community (LGU, PTCA, etc.) which strengthened project monitoring and resulted to high integrity and quality of the completed project. The Principal-led Scheme was conceptualized and implemented under the Third Elementary Education Project (TEEP) which was later replicated under the Social Expenditure Management Program (SEMP), National Program Support for Basic Education (NPSBE), Support to Philippine Education Reforms (SPHERE) and School Building Program for Basic Education (SBP4BE). As evidence to the successful implementation of the Principal-led Scheme was the citation given by the National Economic and Development Authority (NEDA) as “Best Practice Award” in 2008. Studies made by a third party like G-Watch of the Ateneo School of Governance also showed effectiveness of the program.
Although in 2010, the implementation of the Principal-led scheme have stopped and the regular manner of project implementation using RA9184 and the DepEd Regional and Division Offices were tasked to do the procurement, the School Heads were also involved in the process particularly in the monitoring of actual implementation of the construction/repair/rehabilitation in target schools. Specifically, for the Classroom Construction Initiative (CCI) projects of DFAT (AusAid), technical trainings on effective monitoring of construction projects were given to school heads of target schools. Manuals and monitoring tools were also developed and disseminated for their use.
NEDA Regional Development Councils’ Recommendations
The NEDA Regional Development Councils (RDCs) have recognized the delays in the implementation of the program, in the various resolutions submitted by various RDCs to the Department, recommendations were made to explore other possible means to fast track the implementation of the program. Relative to this, the Department has identified possible assistance of the Local Government Units (LGUs) and Armed Forces of the Philippines (AFP).
DepEd Recommendations to Accelerate the Implementation of the School Building Program
In view of the directives from the Senate and the House of Representatives, including the endorsements of NEDA RDCs, for the Department to explore other possible schemes in the implementation of the School Building Program, the following are the recommendations:
Implementation by DPWH thru Regular Contracting Scheme
The DPWH will still implement the School Building Program specifically those complex structures like the multi-storey school buildings. The proposal will provide much focus to DPWH on schools located in urban areas and on the construction of multi-storey buildings (3 storeys and above) which will require further studies or in-depth detailed engineering designs requirements prior to implementation.
Implementation by DepEd thru Regular Contracting Scheme
Given the experience of DepEd in the implementation of construction projects in schools, it is recommended that portion of the School Building Program be implemented by DepEd particularly single up to two storey buildings. These types of school buildings are simple structures and may not require special designs unlike multi storey structures.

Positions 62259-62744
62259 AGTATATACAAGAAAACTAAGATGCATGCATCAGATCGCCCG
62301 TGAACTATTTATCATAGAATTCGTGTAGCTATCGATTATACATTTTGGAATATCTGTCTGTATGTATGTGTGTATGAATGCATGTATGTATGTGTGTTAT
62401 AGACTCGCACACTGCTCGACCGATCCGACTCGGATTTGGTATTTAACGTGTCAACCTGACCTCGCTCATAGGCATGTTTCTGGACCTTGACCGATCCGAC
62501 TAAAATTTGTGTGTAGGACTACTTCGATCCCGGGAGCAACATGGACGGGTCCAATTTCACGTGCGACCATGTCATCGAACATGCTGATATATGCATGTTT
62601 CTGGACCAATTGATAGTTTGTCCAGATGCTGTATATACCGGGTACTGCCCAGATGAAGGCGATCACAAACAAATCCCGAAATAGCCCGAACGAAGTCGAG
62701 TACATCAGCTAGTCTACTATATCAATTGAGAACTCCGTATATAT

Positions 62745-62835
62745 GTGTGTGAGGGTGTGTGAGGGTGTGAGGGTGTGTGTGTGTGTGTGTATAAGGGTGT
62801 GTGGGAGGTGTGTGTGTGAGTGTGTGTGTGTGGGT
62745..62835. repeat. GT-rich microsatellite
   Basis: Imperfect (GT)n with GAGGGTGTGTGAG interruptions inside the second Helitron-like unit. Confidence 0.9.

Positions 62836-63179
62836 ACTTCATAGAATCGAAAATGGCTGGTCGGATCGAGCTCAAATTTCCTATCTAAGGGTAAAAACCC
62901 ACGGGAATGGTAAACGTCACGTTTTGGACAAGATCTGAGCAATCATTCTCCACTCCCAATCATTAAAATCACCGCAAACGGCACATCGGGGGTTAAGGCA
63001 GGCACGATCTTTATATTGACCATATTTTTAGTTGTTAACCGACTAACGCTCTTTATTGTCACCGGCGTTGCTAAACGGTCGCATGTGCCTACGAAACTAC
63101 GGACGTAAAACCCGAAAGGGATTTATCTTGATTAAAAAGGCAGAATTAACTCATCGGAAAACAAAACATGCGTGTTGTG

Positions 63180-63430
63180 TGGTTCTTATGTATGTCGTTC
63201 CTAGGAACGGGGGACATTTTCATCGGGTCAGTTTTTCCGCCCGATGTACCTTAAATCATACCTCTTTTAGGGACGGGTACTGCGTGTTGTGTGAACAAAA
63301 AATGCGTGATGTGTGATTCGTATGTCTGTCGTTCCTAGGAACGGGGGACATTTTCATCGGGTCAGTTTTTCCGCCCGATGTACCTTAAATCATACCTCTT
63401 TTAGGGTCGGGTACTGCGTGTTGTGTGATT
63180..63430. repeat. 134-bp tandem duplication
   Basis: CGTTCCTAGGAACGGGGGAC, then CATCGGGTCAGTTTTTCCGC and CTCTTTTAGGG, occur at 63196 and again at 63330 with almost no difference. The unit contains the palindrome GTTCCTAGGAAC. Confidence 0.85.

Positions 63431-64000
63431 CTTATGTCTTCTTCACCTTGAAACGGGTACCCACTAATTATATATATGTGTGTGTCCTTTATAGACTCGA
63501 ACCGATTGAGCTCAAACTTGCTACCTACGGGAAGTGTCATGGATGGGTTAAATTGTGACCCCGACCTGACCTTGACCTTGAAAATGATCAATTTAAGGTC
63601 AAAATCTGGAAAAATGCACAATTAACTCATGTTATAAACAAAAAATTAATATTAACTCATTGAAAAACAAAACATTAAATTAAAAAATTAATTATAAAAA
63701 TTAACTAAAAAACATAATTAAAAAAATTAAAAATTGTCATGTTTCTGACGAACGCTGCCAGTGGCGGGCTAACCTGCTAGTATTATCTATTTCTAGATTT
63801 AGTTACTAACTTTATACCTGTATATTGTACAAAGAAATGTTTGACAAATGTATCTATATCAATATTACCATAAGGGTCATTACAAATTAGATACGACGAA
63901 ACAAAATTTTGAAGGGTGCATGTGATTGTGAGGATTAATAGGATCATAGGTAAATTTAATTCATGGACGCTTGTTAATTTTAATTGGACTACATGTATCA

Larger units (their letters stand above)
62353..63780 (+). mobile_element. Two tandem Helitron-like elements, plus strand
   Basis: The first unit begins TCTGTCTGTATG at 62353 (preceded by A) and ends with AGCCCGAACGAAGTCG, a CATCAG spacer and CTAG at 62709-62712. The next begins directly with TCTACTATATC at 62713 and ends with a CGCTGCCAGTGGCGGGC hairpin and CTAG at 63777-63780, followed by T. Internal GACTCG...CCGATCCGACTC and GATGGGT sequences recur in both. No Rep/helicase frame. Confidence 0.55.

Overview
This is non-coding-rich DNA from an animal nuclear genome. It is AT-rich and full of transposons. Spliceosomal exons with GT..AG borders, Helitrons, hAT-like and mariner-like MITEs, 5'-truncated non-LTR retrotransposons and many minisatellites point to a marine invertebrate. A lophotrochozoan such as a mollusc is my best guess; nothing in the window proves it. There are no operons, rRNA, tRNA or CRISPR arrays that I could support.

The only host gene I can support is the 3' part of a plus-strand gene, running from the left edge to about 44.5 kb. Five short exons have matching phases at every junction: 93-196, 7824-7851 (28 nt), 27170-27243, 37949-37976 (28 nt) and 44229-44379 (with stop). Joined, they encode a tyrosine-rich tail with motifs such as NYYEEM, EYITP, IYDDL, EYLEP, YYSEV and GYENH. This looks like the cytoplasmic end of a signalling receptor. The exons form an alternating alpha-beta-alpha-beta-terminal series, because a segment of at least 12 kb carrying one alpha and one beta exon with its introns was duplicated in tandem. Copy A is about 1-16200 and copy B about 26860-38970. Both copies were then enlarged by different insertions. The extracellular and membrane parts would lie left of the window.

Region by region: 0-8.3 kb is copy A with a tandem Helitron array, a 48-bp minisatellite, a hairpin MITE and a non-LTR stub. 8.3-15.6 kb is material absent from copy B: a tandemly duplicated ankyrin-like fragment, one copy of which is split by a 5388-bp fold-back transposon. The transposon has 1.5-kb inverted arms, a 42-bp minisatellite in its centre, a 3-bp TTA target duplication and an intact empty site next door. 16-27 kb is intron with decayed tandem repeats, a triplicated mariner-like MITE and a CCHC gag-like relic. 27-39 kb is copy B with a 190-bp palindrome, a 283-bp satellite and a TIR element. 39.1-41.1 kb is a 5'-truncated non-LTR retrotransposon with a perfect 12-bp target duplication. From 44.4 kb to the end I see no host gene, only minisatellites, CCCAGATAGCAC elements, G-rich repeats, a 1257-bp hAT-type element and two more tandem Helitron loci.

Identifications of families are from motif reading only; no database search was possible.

Implementation by Other Government Agencies thru Memorandum of Agreements
Another possible scheme in the implementation of the program is through a Memorandum of Agreement (MOA) with Local Government Units (LGUs) who have the capability to implement the program in difficult areas based on the assessment and evaluation that will be made by DepEd. Partnership with the Armed Forces of the Philippines (Engineering Battalion) may also be explored to take over the construction of school buildings particularly in areas with insurgency or peace and order problem. The AFP has previously implemented this through the PAM ANA and Schools for School-less Barangays programs.
Implementation thru Public-Private Partnership
The Public-Private School Infrastructure Project (PSIP) was one of the flagship projects of the Department in the past administration. It aimed to address the classroom gap by adopting the Build Lease Transfer (Phase 1) and the Turn Key (Phase 2) approaches under this mode of implementation. While the implementation of this program was hampered due to several contractual issues, the Department is still open to implement another PPP project anchoring through the experiences gained from the implementation of first two phases of the program.
Use of Alternative Materials to Fast Track Construction
One proposal to fast track the implementation of the program is to do away with the conventional method of constructing school buildings and introduce new materials that are faster to assemble or construct. However, this is based on the premise that these new materials of technology will still comply with the Minimum Performance and Standard Specifications (MPSS) of School Buildings.
To solve the classroom shortage and have zero backlog by 2023, the School Building Program budget for 2021 should start at P337,009,622,000.
Congress should also allot P378,174,622,000 for 2022, and another P378,174,622,000 for 2023.
Moreover, the various implementation schemes recommended above must be allowed to have faster and more efficient implementation of the program.
ALAIN DEL B. PASCUA